The Shed

All aboard

Train rides challenge Brett Stanley’s skill while providing unlimited inspiratio­n

- Brett Stanley

I love travelling by train. The view shuttering past is the ultimate single-take dolly shot, better than any movie. Real and gritty.

When driving a car, everyone’s best face is forward. The streets are groomed for the watchful eye of passing motorists, keeping up appearance­s — all trimmed lawns and washed windows. But the train! Ah, this is the voyeur’s dream, gliding along effortless­ly with a personal view over every back fence.

Everybody hides from the world here but, by the same token, nobody does.

The rusting bikes and the unmown lawns all tell a story about the occupants — tales of misplaced dreams and long-forgotten goals, of compulsive hoarding and poorly timed washing, of castles built with dirt and ill-advised dares.

These are the things that capture my wandering mind, especially with time to kill on the rails. I’ve been on trains all over the world, from old bangers in India to beautiful sleepers in France and Italy and suburban commuters in New York, London, and Sydney. The only time I’m totally bored is when we hit a tunnel or night falls and the extra-large windows transform the entire carriage into a horrible hall of mirrors with no escape.

Taking photos from the window of a train is a contest of skill and luck, but also planning — involving such things as getting a great window seat. You don’t have much warning of sights approachin­g, unless you’re on one of those wonderfull­y narrated trips like New Zealand’s Northern Explorer, when there is a guide who can give you the heads up. Without this luxury, you do need to be at the ready.

I find regional trains to be the best, especially in the country, as the trains tend to stop for longer, giving you more time to ponder the unvarnishe­d timbers encircling the dwellers of the town.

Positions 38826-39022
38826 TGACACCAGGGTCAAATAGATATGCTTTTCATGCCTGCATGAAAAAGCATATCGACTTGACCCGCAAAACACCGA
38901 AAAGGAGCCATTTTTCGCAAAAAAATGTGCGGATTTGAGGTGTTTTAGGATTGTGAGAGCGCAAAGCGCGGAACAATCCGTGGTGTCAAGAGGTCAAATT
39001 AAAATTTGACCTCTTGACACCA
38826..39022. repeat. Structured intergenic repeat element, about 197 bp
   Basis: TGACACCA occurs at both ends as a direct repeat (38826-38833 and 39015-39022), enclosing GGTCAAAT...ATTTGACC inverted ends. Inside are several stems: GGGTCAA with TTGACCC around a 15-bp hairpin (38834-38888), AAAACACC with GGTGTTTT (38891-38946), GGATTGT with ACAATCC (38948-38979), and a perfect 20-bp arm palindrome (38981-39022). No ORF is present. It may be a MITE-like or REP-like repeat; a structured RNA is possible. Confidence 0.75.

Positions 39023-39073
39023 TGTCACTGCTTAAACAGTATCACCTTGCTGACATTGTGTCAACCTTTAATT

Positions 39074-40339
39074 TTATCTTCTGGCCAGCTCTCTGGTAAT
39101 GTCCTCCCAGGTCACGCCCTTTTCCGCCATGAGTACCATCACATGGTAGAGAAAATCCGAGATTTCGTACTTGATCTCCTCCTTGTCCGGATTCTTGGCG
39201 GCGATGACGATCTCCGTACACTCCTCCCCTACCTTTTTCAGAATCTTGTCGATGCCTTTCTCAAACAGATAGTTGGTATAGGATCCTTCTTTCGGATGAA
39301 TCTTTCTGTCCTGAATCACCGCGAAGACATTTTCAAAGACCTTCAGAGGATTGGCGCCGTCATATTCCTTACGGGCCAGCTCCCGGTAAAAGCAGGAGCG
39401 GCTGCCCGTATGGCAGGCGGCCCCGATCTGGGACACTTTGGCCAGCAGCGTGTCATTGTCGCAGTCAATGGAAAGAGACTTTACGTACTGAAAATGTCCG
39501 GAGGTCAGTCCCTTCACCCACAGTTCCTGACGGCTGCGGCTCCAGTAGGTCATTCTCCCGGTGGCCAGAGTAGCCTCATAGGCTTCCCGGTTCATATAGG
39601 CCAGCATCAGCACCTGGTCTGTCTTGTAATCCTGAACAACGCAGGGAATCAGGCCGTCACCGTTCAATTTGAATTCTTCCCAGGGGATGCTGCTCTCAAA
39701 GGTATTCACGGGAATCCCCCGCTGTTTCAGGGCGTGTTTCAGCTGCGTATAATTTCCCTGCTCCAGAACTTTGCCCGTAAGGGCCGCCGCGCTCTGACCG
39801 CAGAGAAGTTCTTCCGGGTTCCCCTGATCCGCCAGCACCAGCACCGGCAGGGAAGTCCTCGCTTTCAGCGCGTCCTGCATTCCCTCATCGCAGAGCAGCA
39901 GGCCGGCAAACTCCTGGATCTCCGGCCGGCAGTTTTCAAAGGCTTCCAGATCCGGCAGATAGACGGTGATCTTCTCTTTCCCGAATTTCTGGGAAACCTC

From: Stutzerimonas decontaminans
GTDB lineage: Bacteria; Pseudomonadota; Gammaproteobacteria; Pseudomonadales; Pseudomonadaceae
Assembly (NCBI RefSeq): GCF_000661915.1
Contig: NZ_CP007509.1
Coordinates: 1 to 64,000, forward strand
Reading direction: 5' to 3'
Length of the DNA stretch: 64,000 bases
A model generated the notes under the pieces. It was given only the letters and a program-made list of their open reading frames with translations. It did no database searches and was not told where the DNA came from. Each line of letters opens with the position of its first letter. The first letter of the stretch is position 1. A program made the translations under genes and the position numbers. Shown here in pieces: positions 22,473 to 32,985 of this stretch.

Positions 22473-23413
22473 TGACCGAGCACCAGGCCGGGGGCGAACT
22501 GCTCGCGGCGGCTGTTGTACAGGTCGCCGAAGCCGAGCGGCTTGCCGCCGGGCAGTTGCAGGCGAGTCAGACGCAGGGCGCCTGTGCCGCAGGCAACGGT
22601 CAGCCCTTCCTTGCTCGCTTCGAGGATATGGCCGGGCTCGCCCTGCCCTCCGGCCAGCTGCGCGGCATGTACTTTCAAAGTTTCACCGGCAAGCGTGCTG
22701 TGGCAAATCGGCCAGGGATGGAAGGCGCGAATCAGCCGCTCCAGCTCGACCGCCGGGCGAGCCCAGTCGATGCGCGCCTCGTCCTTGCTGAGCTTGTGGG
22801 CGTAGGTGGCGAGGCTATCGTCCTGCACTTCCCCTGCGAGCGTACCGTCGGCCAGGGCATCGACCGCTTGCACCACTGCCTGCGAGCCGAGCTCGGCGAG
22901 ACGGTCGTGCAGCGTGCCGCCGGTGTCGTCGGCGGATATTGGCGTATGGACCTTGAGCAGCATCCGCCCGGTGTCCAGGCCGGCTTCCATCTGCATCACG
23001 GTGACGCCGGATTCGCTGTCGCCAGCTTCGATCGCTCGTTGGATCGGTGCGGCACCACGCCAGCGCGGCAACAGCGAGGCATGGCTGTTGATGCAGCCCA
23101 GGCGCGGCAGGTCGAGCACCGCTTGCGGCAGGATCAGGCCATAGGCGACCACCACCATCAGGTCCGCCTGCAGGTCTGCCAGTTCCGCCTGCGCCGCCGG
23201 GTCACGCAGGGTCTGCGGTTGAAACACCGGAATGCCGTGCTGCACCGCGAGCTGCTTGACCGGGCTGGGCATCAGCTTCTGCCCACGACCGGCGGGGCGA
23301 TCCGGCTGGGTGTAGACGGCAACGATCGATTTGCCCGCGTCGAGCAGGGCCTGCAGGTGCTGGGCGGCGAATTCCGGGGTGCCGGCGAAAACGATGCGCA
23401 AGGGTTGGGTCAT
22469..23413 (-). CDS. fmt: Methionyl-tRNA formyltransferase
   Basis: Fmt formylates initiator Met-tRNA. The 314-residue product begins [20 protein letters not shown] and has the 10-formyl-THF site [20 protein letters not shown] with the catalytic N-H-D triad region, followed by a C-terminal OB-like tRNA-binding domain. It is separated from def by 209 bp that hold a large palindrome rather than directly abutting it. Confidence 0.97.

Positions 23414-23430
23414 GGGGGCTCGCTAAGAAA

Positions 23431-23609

One of my fondest memories of crossing India by train was stopping at every station and having a cacophony of wallas (sellers) boarding each carriage to sell hot chai in clay cups. A beautiful scene, harshly sobered by looking out the window and seeing the children collecting the discarded cups to wash for reuse from the sewage piped out of the train. Chai never tasted the same.

For a photograph­er, the railway provides not just a means of transport but a constant stream of inspiratio­n. The sights and sounds — and even the smells — of the landscape are brought right to you, investing your mind’s eye with an endless library of inspiratio­n.

No matter how lost your Global Positionin­g System gets you, unless you can glimpse over that back fence, the front is always a front, putting the best face forward. It’s those open backyards and those factory buildings that deliver the stories that would otherwise never be seen or heard, no matter how many off-ramps or rutted country lanes you force yourself down.

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